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   ARTICLE   |   From Scotsman Guide Residential Edition   |   March 2015

Staking out the Non-QM Space

Strict Qualified Mortgage standards present opportunities for serving nontraditional buyers

The Qualified Mortgage (QM) standard that took effect last year has brought a welcome return to safe and responsible lending practices across the industry. At the same time, however, the QM standard has made the homebuying process more challenging for some creditworthy borrowers who fall outside the stringent criteria required for government and agency loans.

Even so, today’s stricter regulatory climate doesn’t have to be an obstacle to the lending business, because these tighter requirements present an opportunity for originators who understand the needs of non-traditional buyers and can respond with flexible loan options designed to meet those needs. By offering creative non-agency products and non-QM loans, lenders can provide a service for solid but unconventional borrowers.

Of course, offering non-QM products doesn’t mean finding ways to deliver loans that exceed the means of under-qualified borrowers. In every transaction, buyers should still provide full income documentation, demonstrate strong credit scores and meet additional guidelines indicating their ability to repay.

How do you find the right non-agency product to suit your client? Circumstances vary from buyer to buyer, but here are three examples of nontraditional borrowers who can benefit from non-agency products.

1. New high earners

Imagine the case of a recently graduated attorney starting a first job at a law firm or a new physician just beginning a residency. Buyers like these are likely to have high incomes, strong future earning potential and good credit, but they’re also likely to have higher than average debt obligations as a result of student loans.

For new high earners like these, one possible solution is a non-QM loan that allows a debt-to-income ratio that’s higher than the 43 percent maximum imposed by federal QM guidelines. In some cases, non-agency lenders will consider projected income based on a signed contract for employment when assessing the borrower’s ability to repay. New high earners also may be candidates for non-QM interest-only loans, given the strong likelihood that their income will increase substantially in the near future.

2. Recent credit events

Borrowers who have had a recent bankruptcy, foreclosure or short sale may assume they need to wait four to seven years before they can be considered for a new mortgage loan. That timeline does hold true for mortgages backed by Fannie Mae and Freddie Mac, but some non-agency lenders have begun to offer loan products that allow buyers with less-than-perfect credit histories to re-enter the housing market closer to the one-year mark following a credit event. Here again, however, lenders must take steps to ensure that applicants have the ability to repay.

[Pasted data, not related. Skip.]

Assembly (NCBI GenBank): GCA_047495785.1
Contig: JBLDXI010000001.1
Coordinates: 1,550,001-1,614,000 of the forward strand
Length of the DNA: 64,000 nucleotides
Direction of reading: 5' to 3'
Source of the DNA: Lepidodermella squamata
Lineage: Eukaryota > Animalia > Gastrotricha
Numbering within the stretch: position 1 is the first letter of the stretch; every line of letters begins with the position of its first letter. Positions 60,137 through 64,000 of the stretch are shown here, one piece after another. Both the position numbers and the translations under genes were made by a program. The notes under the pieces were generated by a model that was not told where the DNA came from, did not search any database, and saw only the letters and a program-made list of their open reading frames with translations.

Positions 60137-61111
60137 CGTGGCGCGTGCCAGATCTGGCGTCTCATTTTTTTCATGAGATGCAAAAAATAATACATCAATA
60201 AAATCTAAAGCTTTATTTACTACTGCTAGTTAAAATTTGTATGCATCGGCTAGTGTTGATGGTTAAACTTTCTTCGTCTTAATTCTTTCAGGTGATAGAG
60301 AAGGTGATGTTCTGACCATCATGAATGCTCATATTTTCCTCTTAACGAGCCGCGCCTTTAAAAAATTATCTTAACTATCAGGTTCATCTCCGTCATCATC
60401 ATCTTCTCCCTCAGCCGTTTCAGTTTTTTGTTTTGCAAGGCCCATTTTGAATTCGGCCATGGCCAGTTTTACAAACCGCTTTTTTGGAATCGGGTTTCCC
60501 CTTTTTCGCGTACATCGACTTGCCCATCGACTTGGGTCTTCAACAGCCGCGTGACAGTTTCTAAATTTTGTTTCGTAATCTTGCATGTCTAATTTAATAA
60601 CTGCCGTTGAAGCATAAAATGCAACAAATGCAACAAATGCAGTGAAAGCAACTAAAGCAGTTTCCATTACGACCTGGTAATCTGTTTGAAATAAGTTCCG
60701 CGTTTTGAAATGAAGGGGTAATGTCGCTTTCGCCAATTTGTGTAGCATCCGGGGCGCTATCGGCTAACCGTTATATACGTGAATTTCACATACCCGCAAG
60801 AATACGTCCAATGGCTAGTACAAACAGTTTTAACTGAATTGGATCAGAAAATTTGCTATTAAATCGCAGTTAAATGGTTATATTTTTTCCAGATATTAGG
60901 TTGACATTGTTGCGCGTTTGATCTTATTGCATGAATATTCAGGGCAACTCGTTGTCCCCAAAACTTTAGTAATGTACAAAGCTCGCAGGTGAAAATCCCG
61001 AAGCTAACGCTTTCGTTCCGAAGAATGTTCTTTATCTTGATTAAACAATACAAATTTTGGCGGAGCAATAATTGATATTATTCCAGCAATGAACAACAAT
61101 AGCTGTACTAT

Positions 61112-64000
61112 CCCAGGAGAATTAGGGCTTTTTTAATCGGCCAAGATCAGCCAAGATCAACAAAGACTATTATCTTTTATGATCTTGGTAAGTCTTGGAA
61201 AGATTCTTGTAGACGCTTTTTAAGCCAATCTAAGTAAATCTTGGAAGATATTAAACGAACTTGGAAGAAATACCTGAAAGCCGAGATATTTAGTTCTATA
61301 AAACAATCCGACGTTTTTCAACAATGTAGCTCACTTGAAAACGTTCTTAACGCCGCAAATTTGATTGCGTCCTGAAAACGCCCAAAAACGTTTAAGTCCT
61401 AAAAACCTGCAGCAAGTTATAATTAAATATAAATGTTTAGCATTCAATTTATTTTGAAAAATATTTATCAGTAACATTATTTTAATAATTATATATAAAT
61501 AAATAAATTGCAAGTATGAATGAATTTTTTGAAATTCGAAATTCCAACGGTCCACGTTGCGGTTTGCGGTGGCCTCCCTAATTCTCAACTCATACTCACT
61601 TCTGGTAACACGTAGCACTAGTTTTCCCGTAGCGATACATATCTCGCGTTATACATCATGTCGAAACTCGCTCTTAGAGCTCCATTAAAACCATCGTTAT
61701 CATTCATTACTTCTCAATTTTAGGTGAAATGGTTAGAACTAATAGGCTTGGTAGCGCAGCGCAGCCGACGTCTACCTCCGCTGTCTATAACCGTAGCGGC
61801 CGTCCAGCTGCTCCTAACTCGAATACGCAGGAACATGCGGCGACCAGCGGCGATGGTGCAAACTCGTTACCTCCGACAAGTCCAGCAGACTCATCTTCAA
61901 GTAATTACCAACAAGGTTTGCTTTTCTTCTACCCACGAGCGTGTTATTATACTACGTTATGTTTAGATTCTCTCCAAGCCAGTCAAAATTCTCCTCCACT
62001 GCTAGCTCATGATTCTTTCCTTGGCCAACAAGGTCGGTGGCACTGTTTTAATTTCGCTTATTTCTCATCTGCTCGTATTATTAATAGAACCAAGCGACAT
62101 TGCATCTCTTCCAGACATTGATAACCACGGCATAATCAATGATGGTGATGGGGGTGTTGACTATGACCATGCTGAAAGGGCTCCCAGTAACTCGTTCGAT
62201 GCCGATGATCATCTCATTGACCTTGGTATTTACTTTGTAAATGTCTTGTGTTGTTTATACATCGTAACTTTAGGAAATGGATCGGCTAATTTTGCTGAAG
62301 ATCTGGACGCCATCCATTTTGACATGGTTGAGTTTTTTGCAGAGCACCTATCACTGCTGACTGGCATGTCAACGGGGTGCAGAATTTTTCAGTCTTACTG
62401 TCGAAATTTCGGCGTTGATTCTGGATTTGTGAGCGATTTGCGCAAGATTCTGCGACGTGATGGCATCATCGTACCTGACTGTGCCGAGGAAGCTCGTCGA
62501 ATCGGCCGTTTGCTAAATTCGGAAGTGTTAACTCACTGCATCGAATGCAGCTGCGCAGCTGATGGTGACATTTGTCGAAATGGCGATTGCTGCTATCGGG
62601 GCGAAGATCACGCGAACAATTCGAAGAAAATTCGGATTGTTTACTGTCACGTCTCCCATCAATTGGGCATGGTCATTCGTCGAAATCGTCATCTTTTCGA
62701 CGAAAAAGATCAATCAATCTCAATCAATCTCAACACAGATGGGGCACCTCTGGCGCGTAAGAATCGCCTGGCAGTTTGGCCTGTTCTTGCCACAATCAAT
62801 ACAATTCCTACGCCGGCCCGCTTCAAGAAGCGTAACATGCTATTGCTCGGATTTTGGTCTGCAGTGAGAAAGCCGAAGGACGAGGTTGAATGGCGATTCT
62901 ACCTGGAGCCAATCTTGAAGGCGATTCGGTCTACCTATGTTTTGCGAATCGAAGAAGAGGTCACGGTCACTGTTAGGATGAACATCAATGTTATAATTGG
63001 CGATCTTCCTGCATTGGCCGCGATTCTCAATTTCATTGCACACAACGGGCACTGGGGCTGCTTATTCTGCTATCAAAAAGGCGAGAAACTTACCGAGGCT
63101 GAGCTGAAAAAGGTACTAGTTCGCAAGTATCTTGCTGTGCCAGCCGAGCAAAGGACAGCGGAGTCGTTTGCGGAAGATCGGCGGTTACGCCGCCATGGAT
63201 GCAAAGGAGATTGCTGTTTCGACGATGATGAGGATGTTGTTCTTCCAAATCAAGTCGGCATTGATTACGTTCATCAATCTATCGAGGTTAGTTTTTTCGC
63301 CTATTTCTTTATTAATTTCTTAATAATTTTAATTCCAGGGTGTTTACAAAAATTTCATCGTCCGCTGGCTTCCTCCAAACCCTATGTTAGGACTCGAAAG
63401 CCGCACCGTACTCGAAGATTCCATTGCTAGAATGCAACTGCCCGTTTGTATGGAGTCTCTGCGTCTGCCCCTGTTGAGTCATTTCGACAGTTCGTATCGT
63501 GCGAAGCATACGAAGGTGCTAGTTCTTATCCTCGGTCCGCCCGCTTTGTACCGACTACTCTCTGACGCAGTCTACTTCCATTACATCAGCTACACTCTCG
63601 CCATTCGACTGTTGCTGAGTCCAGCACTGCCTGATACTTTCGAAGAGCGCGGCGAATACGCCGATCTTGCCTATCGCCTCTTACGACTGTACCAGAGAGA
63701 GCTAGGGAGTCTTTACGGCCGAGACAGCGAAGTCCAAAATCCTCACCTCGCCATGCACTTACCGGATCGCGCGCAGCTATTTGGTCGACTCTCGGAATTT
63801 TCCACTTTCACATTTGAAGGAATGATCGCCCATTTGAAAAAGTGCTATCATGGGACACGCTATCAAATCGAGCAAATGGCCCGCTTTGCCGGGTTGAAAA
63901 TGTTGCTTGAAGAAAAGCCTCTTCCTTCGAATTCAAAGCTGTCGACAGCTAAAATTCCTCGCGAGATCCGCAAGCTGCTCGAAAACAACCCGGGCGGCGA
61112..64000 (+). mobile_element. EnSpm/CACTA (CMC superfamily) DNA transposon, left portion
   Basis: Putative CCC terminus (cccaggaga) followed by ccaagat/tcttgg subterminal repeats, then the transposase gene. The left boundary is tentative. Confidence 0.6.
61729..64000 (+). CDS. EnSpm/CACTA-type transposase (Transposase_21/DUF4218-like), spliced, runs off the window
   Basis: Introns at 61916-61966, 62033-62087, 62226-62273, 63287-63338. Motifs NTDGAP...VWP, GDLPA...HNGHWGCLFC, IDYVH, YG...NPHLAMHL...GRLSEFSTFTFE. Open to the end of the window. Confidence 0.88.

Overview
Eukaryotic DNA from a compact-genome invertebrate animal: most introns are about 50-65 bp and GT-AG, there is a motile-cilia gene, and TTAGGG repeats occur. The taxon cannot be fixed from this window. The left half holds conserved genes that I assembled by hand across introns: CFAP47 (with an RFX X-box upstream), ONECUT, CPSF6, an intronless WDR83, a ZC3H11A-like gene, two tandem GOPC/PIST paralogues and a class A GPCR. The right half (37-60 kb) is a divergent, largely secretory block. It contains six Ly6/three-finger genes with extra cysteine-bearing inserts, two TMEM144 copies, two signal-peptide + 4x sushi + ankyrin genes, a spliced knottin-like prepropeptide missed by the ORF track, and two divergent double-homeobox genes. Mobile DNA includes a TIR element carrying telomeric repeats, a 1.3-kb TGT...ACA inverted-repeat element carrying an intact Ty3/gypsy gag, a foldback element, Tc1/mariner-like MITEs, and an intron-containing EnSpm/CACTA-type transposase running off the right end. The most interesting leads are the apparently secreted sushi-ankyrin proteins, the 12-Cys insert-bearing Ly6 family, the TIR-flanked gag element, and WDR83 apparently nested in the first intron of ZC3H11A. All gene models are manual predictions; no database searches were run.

In any case, these second-chance loans frequently require larger downpayments and more conservative loan-to-value (LTV) ratios, along with written explanations of the circumstances leading up to the past credit event and documentation verifying that the hardship has been resolved to the lender’s satisfaction. For buyers ready to move forward, this extra paperwork will be well worth the chance to reclaim their homeowner status sooner rather than later.

3. Jumbo-loan borrowers

Buyers exceeding federal loan limits for a single-family home often find themselves facing high interest rates and limited borrowing options. In these cases, non-agency jumbo loans can provide an alternative for buyers with good credit and strong income whose purchase amounts simply exceed the cap for conventional agency products.

Non-agency jumbo loans often feature higher caps, lower interest rates and higher LTV allowances than their agency-funded counterparts. The best privately backed jumbo products can be tailored to a buyer’s needs depending on whether the loan is for a purchase, refinance, primary residence, or a second home or income property.

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Non-QM lending is still in its infancy, but a growing number of privately funded lenders have begun to fulfill the demand by offering flexible solutions. From non-warrantable condo products to loans for foreign-national borrowers, today’s housing market is defined by its diversity, and that market needs lenders that can offer a wide variety of loans. As the demand for housing remains strong, the need for diverse products will only continue to grow. By anticipating the needs of buyers, lenders and brokers can respond with flexible, responsible loan products that make homeownership a reality for more creditworthy buyers.


 


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